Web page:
Scientists are facing fresh calls to approve Covid vaccines for young children after hospital admissions among under-sixes jumped to a record high.
Hundreds more admissions of kids aged five and under were recorded in England in the latest week compared to the previous, analysis of official figures reveals.
The figures have prompted the Royal Society for Public Health (RSPH) to call on the Joint Committee on Vaccination and Immunisation (JCVI) to reevaluate its position on jabs for young children, amid uncertainties about the Omicron variant and its risk to youngsters.
The society was responding to analysis by NationalWorld showing children aged under six are now four times more likely than school-aged children to be admitted to hospital with Covid, as a proportion of the population.
Data from the UK Covid dashboard shows 569 children aged 0 to five were admitted to hospital with Covid in England in the seven days to 3 January.
That was an increase of 73% compared to the week to 27 December when there were 328 admissions, much higher than the average increase across all age groups of 58%.
In the week to 3 January, there were 14.5 admissions for every 100,000 under sixes in England, a rate four times higher than for children aged six to 17, for whom there were 3.5 admissions. That is a record high to date in the pandemic. Last January the rate peaked at 4.4 admissions among 0 to five year olds.
The average across all age groups in England is 25.2 admissions, while for those aged 85 and over it is at 175.8.
No data is available for Scotland beyond 18 December, while in Northern Ireland admissions are only broken down to a broad category covering all 0 to 19 year olds.
The Welsh Government meanwhile told NationalWorld it did not hold hospital admissions data by age group.
All children aged 12 and over are eligible for vaccines. Jabs have also recently been approved for vulnerable youngsters aged five to 11.
Dr Jyotsna Vohra, RSPH director of policy and public affairs, said: “While uncertainties remain about the Omicron variant, and the risk it poses to young children, the rise in hospital admissions in children under 11 years presents a growing concern.
"The JCVI has previously advised against vaccinating children under 12, however in light of rising hospitalisations and [the fact that] that the use of Covid-19 vaccines in young children has been approved in other countries, RSPH urge the JCVI to evaluate the growing evidence base and its implications on current guidance."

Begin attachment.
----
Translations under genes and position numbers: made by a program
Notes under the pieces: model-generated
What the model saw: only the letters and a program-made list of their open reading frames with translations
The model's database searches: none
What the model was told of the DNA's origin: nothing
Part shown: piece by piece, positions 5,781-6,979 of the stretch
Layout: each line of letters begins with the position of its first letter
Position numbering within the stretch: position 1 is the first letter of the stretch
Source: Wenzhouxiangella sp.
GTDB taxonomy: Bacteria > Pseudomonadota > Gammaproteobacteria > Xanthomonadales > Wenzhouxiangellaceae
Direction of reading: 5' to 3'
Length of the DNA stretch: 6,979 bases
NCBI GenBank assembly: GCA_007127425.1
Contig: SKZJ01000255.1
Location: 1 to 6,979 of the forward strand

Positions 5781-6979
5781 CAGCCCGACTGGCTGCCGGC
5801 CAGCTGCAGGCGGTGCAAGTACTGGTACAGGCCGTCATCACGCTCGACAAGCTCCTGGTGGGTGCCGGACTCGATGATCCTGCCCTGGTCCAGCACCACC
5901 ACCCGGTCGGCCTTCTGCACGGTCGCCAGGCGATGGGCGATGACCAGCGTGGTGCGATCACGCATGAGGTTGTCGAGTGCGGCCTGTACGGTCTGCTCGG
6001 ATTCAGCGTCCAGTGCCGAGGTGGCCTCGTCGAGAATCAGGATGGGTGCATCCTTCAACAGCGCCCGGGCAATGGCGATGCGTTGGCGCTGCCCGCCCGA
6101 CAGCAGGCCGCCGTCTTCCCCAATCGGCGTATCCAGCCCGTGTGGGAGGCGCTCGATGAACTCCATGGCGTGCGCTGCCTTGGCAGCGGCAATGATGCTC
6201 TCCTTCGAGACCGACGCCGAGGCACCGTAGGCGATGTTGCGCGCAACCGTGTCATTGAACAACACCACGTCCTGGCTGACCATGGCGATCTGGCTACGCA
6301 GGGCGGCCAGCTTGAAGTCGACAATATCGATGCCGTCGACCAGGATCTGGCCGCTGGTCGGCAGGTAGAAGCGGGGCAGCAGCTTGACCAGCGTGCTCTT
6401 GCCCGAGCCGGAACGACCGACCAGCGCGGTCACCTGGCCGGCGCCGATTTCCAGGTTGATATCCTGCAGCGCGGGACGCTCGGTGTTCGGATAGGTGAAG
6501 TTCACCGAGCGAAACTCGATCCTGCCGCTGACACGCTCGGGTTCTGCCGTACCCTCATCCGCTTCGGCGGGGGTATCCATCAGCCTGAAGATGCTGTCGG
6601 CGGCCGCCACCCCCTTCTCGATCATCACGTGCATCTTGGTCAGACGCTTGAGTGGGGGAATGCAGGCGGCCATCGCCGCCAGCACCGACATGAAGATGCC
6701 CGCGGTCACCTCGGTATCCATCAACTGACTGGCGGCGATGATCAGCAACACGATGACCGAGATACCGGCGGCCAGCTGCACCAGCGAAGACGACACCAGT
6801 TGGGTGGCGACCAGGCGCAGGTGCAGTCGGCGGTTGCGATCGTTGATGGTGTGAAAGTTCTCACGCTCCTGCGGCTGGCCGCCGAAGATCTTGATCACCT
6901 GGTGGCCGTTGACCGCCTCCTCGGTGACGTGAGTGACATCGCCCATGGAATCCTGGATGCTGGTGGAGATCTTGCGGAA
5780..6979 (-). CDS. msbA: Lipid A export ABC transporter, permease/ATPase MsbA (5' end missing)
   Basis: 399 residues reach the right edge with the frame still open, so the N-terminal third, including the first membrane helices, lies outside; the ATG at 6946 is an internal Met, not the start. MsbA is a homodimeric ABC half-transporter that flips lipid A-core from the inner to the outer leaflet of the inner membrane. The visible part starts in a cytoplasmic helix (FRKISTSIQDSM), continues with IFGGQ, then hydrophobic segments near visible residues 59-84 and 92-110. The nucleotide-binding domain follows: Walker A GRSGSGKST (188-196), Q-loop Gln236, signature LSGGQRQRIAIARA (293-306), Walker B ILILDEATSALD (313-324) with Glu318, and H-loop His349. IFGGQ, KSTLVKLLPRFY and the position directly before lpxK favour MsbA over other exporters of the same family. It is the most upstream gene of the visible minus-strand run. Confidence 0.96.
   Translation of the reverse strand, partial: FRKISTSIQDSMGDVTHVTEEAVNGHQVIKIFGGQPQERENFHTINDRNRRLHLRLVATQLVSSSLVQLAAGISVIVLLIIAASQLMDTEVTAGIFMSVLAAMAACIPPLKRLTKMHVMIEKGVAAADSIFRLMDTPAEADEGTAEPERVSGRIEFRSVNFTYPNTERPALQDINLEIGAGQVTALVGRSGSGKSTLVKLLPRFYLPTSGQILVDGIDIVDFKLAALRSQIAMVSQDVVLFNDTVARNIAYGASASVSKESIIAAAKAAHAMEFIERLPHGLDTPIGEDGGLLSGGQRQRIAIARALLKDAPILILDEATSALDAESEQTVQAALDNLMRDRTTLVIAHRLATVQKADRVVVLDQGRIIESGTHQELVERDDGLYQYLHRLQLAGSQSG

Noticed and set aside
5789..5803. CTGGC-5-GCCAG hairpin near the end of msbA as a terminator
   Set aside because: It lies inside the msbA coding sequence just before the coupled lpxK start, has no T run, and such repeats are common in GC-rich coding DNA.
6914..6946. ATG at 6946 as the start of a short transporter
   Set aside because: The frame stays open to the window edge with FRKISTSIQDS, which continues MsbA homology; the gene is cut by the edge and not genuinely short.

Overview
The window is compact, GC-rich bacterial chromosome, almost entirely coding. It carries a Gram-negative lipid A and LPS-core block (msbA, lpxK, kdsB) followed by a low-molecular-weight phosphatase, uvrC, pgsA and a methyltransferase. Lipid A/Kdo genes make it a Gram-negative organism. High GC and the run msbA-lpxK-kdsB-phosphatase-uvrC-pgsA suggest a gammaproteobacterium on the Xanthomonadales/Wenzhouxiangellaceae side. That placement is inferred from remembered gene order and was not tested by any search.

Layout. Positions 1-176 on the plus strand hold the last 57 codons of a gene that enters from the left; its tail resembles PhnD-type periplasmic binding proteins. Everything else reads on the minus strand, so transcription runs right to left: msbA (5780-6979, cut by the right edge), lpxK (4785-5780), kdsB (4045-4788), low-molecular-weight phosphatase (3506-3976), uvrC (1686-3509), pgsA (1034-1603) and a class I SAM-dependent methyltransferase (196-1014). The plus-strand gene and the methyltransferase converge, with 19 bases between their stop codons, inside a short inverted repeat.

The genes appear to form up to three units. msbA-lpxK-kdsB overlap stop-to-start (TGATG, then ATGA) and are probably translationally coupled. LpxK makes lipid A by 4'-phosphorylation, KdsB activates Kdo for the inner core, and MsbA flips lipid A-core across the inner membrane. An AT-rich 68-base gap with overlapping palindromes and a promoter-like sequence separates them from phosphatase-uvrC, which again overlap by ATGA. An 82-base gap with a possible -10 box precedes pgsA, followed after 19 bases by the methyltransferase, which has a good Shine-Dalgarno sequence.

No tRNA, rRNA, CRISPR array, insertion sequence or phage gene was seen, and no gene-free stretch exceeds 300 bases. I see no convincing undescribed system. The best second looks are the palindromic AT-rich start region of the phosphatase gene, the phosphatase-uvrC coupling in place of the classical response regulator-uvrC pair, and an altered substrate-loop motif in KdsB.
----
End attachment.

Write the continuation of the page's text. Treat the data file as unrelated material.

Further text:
Covid hospital data counts all those admitted after testing positive in the previous 14 days, and those who tested positive once they were admitted.
It includes patients being treated primarily for other conditions as well as those who are in hospital because of sickness caused by Covid.
Most Covid patients are in hospital primarily because of the virus, separate NHS England data shows – but those figures are not broken down by age.
In the latest technical briefing on the Omicron variant, the UK Health Security Agency noted preliminary analysis estimates children aged five to 17 faced a much lower risk of hospitalisation than with Delta.
Speaking of lower risks posed by Omicron to the population at large, it added: “It is important to highlight that these lower risks do not necessarily imply reduced hospital burden over the current epidemic wave, given the higher growth rate and immune evasion observed with Omicron.”
No mention was made of children aged under five.
NationalWorld analysis of Covid cases among children of a similar age does not show a clear correlation between the number of positive cases and the rise in admissions.
Covid case data in England is broken down by children aged 0 to four and five to nine, so comparisons with hospitalisation age groups are imperfect.
There is usually a lag of at least a week between a person testing positive for Covid and then requiring hospitalisation, while the virus takes hold.
Hospital admissions among under sixes began a sustained and rapid period of increase from 24 December.
But cases among children aged five to nine had been on a general downward trend since 5 December, following a spike in November. Among children aged 0 to four cases had been increasing, but at a much steadier pace than the recent rise in hospitalisations.
Case data includes positive results from PCRs and lateral flow tests, unless a positive lateral flow was then followed by a negative confirmatory PCR result within 24 hours.
Current government guidance states children under five – unlike older children – do not need to take part in rapid daily testing if they are a close contact of someone with Covid. They are still advised to take PCRs if a positive case is in their household or if they have symptoms.
The UK Health Security Agency was approached for comment. It said the JCVI “keeps the evidence under review”.
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